Of course, once I read it properly, the solution presented itself: I needed to change the Version number. I think part of my mental block here is that Versioning never occurred to me. If I remember correctly, in Visual Studio 2003, you specified a wild card and versioning happened automatically. That doesn’t appear to be the case now: I’m not saying it isn’t, but I am saying that I’m not going to take the time to investigate it. What I am going to do, from now on, is increment the Version property of the Deployment Project whenever I am preparing to deploy the Installer.
I’m going to chalk this one up as a Homer Simpson “DOH!” [slaps forehead], but hey, we all have them! Maybe this one can help someone else get over the same hurdle.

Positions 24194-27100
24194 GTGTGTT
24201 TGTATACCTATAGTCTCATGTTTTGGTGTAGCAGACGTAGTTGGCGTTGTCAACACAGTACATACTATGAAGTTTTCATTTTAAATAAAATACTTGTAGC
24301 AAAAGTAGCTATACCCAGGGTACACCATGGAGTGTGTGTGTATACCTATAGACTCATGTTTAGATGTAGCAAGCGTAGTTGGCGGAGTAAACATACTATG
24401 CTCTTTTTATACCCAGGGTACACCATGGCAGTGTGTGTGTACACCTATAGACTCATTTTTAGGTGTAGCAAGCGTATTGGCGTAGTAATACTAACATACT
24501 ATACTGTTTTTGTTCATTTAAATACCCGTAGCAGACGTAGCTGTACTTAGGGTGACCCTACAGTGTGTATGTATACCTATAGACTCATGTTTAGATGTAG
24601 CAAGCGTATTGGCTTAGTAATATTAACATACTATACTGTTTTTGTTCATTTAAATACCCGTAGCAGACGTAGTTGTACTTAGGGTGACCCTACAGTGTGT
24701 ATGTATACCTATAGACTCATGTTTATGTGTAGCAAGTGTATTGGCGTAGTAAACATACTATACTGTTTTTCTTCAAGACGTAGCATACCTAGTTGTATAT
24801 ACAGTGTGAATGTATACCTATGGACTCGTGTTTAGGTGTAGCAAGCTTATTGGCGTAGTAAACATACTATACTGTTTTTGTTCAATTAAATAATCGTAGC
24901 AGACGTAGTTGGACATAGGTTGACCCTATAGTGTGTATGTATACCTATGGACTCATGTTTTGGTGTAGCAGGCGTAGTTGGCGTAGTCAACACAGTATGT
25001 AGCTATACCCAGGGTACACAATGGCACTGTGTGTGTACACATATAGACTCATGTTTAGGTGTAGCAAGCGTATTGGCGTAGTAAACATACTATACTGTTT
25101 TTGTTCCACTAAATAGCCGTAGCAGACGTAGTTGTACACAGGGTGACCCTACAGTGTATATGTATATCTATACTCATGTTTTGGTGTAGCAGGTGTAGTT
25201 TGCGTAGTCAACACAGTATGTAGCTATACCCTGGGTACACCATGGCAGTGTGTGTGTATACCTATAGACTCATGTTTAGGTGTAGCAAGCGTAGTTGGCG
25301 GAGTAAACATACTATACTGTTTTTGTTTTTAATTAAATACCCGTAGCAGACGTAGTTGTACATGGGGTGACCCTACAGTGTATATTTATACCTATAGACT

So I’ve been developing Smart Device apps for the last two years, both in VS2003 and now in VS2005. But as the only CF developer in a tiny shop, I have always been able to install them by just using the Deployment option in Visual Studio. Now, however, one of the products I’ve been working on is ready to go to the field for some testing, which means other people have to be able to install it.
Frankly, most of the documentation on deplying CF.NET apps is pretty scary. CAB files, custom INI files, Registry entries, the works. I’ve definitely been spoiled by the MSI features available to Windows forms apps. So I’ve been digging around and experimenting, and I created a CAB file for install and then found the Smart Device CAB project, so I created that but it still required the user to manually copy it over to the device and double click it and yada yada yada. Too much for most of my target audience, and not very professional.